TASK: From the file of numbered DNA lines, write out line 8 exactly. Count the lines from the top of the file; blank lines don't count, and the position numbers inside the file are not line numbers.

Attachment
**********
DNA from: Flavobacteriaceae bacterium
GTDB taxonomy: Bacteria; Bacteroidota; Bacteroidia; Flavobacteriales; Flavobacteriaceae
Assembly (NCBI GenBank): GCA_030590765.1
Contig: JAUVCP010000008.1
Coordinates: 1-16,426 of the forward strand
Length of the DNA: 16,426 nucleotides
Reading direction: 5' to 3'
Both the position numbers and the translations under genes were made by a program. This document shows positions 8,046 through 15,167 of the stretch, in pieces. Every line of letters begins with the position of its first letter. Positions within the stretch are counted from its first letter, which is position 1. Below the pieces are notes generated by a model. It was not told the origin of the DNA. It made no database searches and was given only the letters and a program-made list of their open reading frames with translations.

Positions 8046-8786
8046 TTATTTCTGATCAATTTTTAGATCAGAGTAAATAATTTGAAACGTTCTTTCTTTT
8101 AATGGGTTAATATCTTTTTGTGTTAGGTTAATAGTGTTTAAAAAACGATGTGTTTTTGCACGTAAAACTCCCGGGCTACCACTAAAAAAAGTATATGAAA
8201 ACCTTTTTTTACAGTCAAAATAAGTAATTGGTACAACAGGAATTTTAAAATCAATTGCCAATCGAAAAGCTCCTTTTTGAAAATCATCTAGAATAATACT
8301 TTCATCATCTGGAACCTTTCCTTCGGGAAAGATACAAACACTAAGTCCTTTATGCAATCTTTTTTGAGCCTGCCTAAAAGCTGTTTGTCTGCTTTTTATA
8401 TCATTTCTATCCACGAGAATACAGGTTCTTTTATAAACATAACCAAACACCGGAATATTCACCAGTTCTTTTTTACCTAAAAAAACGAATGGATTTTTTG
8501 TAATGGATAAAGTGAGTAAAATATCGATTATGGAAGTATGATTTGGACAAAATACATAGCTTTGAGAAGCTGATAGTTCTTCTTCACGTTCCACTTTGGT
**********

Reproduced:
Both the position numbers and the translations under genes were made by a program. This document shows positions 8,046 through 15,167 of the stretch, in pieces. Every line of letters begins with the position of its first letter. Positions within the stretch are counted from its first letter, which is position 1. Below the pieces are notes generated by a model. It was not told the origin of the DNA. It made no database searches and was given only the letters and a program-made list of their open reading frames with translations.